Q&A with Cathy Tyson

We speak to the film, TV and theatre actor on taking an undergraduate degree in her forties at Brunel University London

April 23, 2015

People underestimate what it takes to be an actor. Business owners have said that young people are academically qualified but can’t hold a conversation. Acting offers all these things

Cathy Tyson is a stage, film and television actor who came to prominence via the film Mona Lisa, for which she received Bafta and Golden Globe nominations. In 2013 she completed a degree in English and drama at Brunel University London and will return there on 4 November to star in She Called Me Mother, a play written by Michelle Inniss, her friend and co-founder of their theatre production company, Pitch Lake Productions

Where were you born?
In Kingston upon Thames.

How has this shaped you?
Not at all, because I moved to Liverpool [and that city] shaped me. Three generations of my family come from Dingle; it’s part of my family heritage. I went back and visited that neighbourhood last year; I stayed there for two months, and that was really healing – laying ghosts to rest. It was quite racist when I was growing up, and I had attitudes to people living there who called me and my mum names. It was good to go back and not harbour too much resentment any more.

Society affords greater esteem to science degrees than those in arts subjects, and particularly in drama. Should acting be given greater status in higher education?
I love science now, after playing Marie Curie [in Alan Alda’s play Radiance]. I’ve got no “us versus them” [mentality] regarding the STEM subjects because I’m a fully paid-up member! This is what acting can do. People undervalue and underestimate what it takes to be an actor. The interpersonal skills involved are valuable. Business owners have said that young people in schools now are academically qualified but can’t hold a conversation. Acting offers all these things.

What were your reasons for taking up a degree in your forties?
I just felt jaded. I wasn’t getting great parts in acting; they were drying up in my late thirties and early forties. I thought, ‘I’ve got to do something – I’m losing the will to live!’ I always liked to study…I needed to kick-start my passion and desire.

What was it like to be an undergraduate when most of your fellow students were 18 or 19?
It was good, but fearful. I felt really self-conscious. The drama students were very gregarious and loud, and the English students were introverted; it was a nice mix. I thought the talent in both areas was amazing and I was so uplifted by the balance of young people and the commitment to their studies.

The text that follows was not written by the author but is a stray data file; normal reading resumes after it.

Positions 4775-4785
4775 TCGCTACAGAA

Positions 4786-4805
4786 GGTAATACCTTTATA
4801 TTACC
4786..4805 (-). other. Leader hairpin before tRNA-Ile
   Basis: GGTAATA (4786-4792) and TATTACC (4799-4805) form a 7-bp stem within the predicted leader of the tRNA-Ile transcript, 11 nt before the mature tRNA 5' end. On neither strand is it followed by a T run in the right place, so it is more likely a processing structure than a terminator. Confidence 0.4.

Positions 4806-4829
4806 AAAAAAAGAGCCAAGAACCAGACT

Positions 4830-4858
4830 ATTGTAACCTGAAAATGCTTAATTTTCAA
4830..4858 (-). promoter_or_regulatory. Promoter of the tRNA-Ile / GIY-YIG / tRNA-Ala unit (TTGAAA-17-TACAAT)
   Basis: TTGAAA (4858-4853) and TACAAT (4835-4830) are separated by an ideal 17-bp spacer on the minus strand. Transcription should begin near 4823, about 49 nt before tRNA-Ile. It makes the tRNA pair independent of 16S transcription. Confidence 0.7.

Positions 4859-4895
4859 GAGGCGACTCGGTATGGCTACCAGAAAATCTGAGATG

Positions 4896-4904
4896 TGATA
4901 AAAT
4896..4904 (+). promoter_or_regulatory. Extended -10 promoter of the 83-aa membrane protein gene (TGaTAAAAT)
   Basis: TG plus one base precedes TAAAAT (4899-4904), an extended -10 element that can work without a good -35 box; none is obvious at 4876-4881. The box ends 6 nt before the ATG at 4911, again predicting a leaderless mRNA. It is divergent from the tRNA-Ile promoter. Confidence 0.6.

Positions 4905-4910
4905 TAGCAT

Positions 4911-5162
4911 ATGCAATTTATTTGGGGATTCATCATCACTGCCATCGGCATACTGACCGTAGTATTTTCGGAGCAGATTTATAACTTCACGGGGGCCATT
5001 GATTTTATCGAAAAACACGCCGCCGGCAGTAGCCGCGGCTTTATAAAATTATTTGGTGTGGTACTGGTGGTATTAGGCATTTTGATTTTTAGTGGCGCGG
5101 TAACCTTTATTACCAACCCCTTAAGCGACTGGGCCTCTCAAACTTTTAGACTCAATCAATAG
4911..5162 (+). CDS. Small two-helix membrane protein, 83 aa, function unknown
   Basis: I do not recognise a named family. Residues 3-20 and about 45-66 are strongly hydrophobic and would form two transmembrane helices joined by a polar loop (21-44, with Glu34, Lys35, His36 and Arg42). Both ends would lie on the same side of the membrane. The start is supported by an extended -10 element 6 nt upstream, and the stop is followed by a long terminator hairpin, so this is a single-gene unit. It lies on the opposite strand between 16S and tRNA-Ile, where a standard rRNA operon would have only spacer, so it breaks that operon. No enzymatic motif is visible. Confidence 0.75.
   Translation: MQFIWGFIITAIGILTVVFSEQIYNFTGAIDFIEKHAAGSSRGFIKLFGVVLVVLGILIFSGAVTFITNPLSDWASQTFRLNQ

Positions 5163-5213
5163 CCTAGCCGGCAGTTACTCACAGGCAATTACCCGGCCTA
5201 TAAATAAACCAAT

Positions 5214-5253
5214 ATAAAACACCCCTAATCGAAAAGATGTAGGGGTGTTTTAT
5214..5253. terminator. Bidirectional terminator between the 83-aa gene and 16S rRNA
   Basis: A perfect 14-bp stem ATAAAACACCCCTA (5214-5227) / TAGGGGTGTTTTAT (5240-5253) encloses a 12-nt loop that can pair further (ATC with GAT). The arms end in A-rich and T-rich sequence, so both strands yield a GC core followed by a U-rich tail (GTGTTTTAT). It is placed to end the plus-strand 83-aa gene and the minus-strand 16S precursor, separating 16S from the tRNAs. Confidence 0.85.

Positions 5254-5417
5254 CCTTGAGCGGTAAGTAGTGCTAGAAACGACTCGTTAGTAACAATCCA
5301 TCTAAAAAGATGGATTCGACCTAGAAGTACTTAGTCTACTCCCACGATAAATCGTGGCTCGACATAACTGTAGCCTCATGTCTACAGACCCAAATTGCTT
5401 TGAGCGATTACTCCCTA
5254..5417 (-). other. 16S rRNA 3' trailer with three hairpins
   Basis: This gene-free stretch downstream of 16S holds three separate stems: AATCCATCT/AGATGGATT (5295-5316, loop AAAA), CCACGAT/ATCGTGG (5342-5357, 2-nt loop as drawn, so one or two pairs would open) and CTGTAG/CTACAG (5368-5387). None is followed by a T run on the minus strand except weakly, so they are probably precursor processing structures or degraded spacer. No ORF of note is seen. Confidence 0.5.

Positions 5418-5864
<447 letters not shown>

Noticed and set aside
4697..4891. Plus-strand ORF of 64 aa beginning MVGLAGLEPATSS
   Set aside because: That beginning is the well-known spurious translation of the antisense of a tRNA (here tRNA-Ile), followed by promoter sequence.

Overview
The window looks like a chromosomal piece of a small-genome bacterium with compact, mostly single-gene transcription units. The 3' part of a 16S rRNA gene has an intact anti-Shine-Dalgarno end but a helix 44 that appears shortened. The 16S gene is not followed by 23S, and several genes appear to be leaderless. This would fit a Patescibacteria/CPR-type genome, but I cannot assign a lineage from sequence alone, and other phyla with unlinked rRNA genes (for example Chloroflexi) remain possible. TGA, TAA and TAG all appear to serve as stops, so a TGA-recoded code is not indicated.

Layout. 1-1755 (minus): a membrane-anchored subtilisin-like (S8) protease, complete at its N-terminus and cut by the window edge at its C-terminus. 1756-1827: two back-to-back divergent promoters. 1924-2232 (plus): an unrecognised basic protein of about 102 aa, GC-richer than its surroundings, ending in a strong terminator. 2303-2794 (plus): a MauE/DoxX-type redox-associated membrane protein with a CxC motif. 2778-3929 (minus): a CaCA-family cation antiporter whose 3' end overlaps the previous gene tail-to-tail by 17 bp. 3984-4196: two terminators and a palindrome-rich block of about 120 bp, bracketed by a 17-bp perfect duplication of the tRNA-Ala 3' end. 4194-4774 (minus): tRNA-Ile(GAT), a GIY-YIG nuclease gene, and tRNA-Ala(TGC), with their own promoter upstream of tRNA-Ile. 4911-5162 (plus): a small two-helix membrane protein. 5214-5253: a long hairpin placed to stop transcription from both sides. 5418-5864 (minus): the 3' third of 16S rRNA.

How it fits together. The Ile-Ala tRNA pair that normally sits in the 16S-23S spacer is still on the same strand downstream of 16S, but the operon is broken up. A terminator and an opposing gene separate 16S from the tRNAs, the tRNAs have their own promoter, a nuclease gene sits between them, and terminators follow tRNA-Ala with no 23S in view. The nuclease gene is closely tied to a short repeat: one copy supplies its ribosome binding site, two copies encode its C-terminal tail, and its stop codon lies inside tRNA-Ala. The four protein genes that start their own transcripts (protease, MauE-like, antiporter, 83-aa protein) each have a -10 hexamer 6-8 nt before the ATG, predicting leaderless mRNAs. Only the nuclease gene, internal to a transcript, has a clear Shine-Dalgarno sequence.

Would you recommend being a mature student to others?
Absolutely. It was one of the best things I’ve ever done. It really engaged me and opened up my world. It was bloody hard; maturity on its own was not going to help me write an essay. I had to learn, and that was a rude awakening.

Have you had a eureka moment?
When I was 16 and read William Shakespeare. I read a speech from The Merchant of Venice. My mum showed me this speech by Shylock – “to bait fish withal” – and I just went: “Oh my God. This is like me; this is what I feel.” And from that moment I’ve just devoured it.

Tuition fees of £9,000 are seen by many as prohibitive. If you were 18 again, would you apply to university or go straight into work?
I would go to university again, but I want to bring those tuition fees down and I think Labour has promised that. But [even] if it were £9,000 I’d go, because it was worth it. But this is me; I’m a bit crazy, and do things that possibly other people wouldn’t. I want something and I’m going to do anything to get it.

Tell us about someone you’ve always admired.
My mother and father. They were both professional people from working-class backgrounds. My dad went to school with no shoes on his feet and he ended up being a barrister. My mother was very poor and became a senior social worker, and had a great heart.

Which acting role have you enjoyed most?
I loved Marie Curie; I miss doing her. I probably enjoyed Cleopatra when I did her years ago.

What do you do for fun?
I love to run, read, have dinner parties…I love looking at maps! As a child, the dictionary that my mother had had loads of maps in the back, and I used to look at them all the time. I just love them – it makes you feel as if you’re travelling when you look at one.

What’s your biggest regret?
Probably I’ve spent too much time on work and not enough on developing relationships in a way I could’ve done. That’s a work in progress. My mum died before these happy times in my life. That’s one of my regrets – that she couldn’t savour what’s happening in my life at the moment.

john.elmes@tesglobal.com

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